Dry Eye After Refractive Surgery
Last updated: August 2021
Each year, about 650,000 refractive surgeries – commonly known as LASIK – are performed in the United States. Like any medical procedure, some symptoms are common after surgery. Dry eye is one of them.1
Nearly everyone who has LASIK experiences some dry eye symptoms following surgery. While these symptoms are usually only temporary, about 20 to 55 percent of people who had refractive surgery develop persistent symptoms that can last for weeks, months, or even longer.1,2
What is involved in refractive surgery?
During refractive surgery, or LASIK, an ophthalmologist cuts a thin flap on the surface of the eye. They use a precise laser in order to reshape the cornea. This reshaping fixes nearsightedness by flattening the cornea or farsightedness by making the cornea steeper.1
Studies show that about 95 percent of people will go on to have 20/20 vision around 3 months after the procedure. Most people will experience some side effects right after refractive surgery, such as:1-3
These side effects are very common, and they usually go away within a short period of time.
Why does it cause dry eye?
When doctors create the thin flap on the cornea, some nerve endings may be cut in the process. This can cause nerve damage to occur, which may make the cornea less sensitive. In turn, the eye may not sense the need to produce as many tears, which can then lead to dry eyes.4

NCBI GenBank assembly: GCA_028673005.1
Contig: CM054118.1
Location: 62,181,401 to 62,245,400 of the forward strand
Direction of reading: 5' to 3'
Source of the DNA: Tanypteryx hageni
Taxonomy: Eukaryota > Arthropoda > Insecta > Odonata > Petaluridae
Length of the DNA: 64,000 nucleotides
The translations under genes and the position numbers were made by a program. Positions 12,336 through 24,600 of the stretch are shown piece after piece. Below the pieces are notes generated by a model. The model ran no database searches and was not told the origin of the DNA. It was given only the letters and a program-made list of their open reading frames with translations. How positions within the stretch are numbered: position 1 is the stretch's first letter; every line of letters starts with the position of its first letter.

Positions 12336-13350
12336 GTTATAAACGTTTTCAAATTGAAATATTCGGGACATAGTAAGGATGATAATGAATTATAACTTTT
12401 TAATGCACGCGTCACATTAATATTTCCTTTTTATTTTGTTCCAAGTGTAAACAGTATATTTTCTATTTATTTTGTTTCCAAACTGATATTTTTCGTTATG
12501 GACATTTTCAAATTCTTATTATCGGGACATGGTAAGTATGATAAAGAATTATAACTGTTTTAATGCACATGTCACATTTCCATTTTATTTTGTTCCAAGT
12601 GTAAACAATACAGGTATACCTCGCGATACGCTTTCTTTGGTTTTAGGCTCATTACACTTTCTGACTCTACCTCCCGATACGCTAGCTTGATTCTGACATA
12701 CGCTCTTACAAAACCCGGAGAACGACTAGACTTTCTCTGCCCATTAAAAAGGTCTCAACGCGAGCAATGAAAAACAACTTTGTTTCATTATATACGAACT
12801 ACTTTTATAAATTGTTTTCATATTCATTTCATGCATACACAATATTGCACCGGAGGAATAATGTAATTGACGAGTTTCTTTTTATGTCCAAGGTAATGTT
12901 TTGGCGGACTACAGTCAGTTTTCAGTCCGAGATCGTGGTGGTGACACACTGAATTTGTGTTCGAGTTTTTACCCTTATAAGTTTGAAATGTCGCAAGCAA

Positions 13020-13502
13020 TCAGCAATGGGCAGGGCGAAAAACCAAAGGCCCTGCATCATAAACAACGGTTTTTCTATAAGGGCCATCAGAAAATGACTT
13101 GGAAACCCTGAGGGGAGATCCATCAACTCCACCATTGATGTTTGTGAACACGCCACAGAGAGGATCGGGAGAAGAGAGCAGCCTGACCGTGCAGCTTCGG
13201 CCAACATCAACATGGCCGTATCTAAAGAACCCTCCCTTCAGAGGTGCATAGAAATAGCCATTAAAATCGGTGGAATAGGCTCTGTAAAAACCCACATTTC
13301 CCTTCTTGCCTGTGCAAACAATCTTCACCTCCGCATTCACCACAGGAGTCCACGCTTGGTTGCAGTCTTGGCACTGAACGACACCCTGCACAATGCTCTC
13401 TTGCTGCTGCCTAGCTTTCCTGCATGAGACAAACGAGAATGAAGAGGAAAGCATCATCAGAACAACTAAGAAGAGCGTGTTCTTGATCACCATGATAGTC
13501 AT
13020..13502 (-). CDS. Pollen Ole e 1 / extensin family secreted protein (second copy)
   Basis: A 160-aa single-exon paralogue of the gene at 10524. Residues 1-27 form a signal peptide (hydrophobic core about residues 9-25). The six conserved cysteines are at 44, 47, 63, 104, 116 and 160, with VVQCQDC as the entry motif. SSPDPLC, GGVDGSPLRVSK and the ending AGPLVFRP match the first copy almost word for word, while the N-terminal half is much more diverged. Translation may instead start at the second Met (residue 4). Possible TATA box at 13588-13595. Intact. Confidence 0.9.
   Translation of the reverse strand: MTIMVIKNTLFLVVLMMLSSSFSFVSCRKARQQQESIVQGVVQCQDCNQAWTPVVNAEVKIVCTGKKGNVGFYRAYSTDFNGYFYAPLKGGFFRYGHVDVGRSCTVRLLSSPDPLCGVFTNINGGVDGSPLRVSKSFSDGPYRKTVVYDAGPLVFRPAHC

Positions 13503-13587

In fact, research shows that refractive surgery is the most common eye procedure that results in dry eye.2
Who is most at risk?
People who are nearsighted may be at a greater risk of developing dry eye after surgery than those who are not. Other causes of pre- and post-LASIK dry eye include:4
- Older age, especially women who have gone through menopause
- Certain medicines like antihistamines to treat allergies, some blood pressure drugs, and antidepressants
- Autoimmune diseases, such as Sjögren's syndrome
These days, people who are interested in getting LASIK will go through a thorough screening process. This ensures that refractive surgery is the best option. This also takes into account previous issues with dry eye, risk factors, and any underlying conditions that may contribute to it.4
Depending on a person’s case, some surgeons may recommend ways to increase the eye’s tear production before surgery. For those whose dry eye is more severe, corrective vision procedures that do not involve creating a thin flap on the eye’s surface, known as PRK, may be a better choice than LASIK.4
There are also several tests that can be done during the screening process to evaluate a person’s tear production, which is a key component in dry eye. For example, imaging tests use special instruments to look at the eye’s tear film. During the Schirmer’s test, a thin strip of paper is placed under the lower eyelid to measure tear production.4
If you are concerned about your dry eye, ask your doctor about getting 1 or more of these tests done.
Ways to manage
There are several remedies that can reduce dry eye symptoms after surgery, including:4
- Take an omega-3 fatty acid supplement. Research shows that healthy fats keep the eyes healthy.
- Stay well-hydrated. Drinking plenty of fluids can help your eyes maintain moisture.
- Try prescription eye drops. These can provide much-needed lubrication to the eye’s surface.
- Consider punctal plugs. These are tiny devices that are inserted into the tear duct to block drainage. There are dissolvable and semi-permanent options.
If your symptoms last for more than a few weeks, contact your doctor to learn about dry eye treatment options.
Remember, it is common to have some dry eye symptoms following refractive surgery. But if you currently live with dry eye and/or you are concerned about developing dry eye following your procedure, speak with your doctor about ways to reduce your risk.
Has having dry eye helped you better advocate for yourself?